Nunnikhoven, coming from Trend Micro, says the item’s an example of an Internet of Things hack with major consequences. The Internet of Things refers to everyday devices, beyond traditional computers as well as also also phones, that will connect to the internet.

The WannaCry infections were so bad that will, in an unusual move, Microsoft released a patch for Windows systems that will the item had stopped updating.

The cyberattack has been linked to North Korea.

NotPetya

In June, the computer virus NotPetya targeted Ukrainian businesses using compromised tax software. The malware spread to major global businesses, including FedEx, the British advertising agency WPP, the Russian oil as well as also also gas giant Rosneft, as well as also also the Danish shipping firm Maersk.

that will virus also spread by leveraging a vulnerability leaked by the Shadow Brokers.

In September, FedEx attributed a $300 million loss to the attack. The company’s subsidiary TNT Express had to suspend business.

Bad Rabbit

Another major ransomware campaign, called Bad Rabbit, infiltrated computers by posing as an Adobe Flash installer on news as well as also also media websites that will hackers had compromised.

Once the ransomware infected a machine, the item scanned the network for shared folders with common names as well as also also attempted to steal user credentials to get on various other computers.

The ransomware, which hit in October, mostly affected Russia, yet experts saw infections in Ukraine, Turkey as well as also also Germany.

the item served as a reminder that will people should never download apps or software coming from pop-up advertisements or sites that will don’t belong to the software company.

Voter records exposed

In June, a security researcher discovered almost 0 million voter records exposed online after a GOP data firm misconfigured a security setting in its Amazon cloud storage service.

the item was the latest in a string of major breaches stemming coming from insecure Amazon servers where data will be stored. They are secure by default, yet Chris Vickery, a researcher at cybersecurity firm UpGuard, regularly finds that will companies set the item up wrong.

Verizon as well as also also the U.S. Department of Defense also had data exposed on Amazon servers.

Hacks target school districts

The U.S. Department of Education warned teachers, parents, as well as also also K-12 education staff of a cyberthreat that will targeted school districts across the country in October.

Related: Hackers are targeting schools, U.S. Department of Education warns

In one Montana school district, parents as well as also also students feared for their safety after a hacker group sent threatening text messages as a part of an extortion campaign.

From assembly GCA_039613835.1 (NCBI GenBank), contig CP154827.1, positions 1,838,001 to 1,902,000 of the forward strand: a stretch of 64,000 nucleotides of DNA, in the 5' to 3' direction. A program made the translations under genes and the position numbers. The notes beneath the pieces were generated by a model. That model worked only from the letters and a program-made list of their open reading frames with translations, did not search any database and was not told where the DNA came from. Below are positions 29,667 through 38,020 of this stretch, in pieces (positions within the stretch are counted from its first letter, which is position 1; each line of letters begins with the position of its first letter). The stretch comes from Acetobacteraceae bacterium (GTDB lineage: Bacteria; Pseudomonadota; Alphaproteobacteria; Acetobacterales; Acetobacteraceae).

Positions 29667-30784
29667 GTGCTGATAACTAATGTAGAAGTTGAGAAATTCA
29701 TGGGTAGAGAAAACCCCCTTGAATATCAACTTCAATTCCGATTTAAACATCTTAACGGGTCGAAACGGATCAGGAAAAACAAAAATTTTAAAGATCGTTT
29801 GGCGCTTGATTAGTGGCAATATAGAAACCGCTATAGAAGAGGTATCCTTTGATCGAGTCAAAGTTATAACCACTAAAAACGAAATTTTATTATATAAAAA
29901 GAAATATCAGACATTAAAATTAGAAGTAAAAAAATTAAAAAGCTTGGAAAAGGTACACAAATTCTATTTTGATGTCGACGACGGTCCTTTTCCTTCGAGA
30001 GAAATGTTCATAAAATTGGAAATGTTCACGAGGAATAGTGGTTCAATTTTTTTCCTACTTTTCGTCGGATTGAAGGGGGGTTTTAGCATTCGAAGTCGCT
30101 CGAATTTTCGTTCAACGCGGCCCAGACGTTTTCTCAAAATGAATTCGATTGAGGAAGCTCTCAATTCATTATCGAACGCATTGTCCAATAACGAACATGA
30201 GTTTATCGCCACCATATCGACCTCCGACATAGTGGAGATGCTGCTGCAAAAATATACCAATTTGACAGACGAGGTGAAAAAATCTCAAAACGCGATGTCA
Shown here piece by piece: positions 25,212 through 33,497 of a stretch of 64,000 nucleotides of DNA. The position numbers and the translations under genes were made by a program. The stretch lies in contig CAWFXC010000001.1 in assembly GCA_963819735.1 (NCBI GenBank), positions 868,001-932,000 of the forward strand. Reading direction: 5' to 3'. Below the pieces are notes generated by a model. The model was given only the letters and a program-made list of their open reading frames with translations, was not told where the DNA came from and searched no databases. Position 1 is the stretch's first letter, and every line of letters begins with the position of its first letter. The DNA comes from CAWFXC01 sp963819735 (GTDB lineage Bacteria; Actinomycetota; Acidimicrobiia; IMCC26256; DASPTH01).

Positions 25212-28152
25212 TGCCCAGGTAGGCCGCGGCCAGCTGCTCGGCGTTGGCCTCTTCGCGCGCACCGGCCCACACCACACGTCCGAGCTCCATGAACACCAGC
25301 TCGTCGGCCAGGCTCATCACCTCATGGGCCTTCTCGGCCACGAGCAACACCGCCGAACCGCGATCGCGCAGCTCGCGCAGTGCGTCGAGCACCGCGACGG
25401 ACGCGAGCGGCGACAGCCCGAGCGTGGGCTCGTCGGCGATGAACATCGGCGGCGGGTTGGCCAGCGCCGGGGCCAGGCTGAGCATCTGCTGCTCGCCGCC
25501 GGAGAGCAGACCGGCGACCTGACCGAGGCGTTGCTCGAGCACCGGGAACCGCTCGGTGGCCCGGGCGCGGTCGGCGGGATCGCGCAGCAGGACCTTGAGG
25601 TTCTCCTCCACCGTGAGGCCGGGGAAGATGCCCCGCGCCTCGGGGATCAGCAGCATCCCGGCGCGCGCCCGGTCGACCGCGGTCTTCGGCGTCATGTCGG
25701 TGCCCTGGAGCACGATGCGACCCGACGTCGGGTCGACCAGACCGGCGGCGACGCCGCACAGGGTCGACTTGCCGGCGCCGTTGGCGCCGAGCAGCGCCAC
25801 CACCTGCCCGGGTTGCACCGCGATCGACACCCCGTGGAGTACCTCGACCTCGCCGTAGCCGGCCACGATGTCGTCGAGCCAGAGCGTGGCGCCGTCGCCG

The group, dubbed The Dark Overlord, stole information on students, teachers as well as also also various other district employees. They asked for money to destroy the files. Schools closed for three days.

The same group was responsible for stealing information coming from Netflix’s production partners as well as also also leaking episodes of Netflix’s “Orange will be the brand-new Black” after the company refused to pay ransom.

An Uber coverup

In 2016, hackers stole the data of 57 million Uber customers, as well as also also the company paid them $100,000 to cover the item up. The breach wasn’t made public until that will November, when the item was revealed by brand-new Uber CEO Dara Khosrowshahi.

today Uber will be facing questions coming from lawmakers. Three senators introduced a bill that will could make executives face jail time for knowingly covering up data breaches. City attorneys in Los Angeles as well as also also Chicago as well as also also the Washington state attorney general are suing Uber over the breach.

Looking ahead

Expect even more of that will in 2018.

Nunnikhoven predicts attacks on the Internet of Things will keep hitting industries including airlines, manufacturing as well as also also cars as they rely more on so-called smart technology.

“They face the same cybersecurity challenges that will our laptops as well as also also our phones do, yet they’re attached to real things inside the real world,” he said. “If someone hacks my laptop, my data will be at risk. yet if someone hacks a robotic manufacturing arm, that will entire manufacturing line will be at risk.”

The year’s breaches may ultimately change consumer behavior. They proved Social Security numbers as well as also also birthdays might not be the best form of secure identification. Criminals buy as well as also also sell those numbers for fairly low prices, along with various other personal information like addresses, emails as well as also also passwords.

Lawmakers are also proposing legislation to combat data breaches.

inside the meantime, businesses as well as also also people are at least more aware of security risks.

“The number of high-profile international breaches has been a wake-up call that will year to businesses that will security will be a top-level item,” Nunnikhoven said. “the item affects the bottom line.”

sy88pgw (San Francisco) First published December 18, 2017: 2:37 PM ET

The hacks that will left us exposed in 2017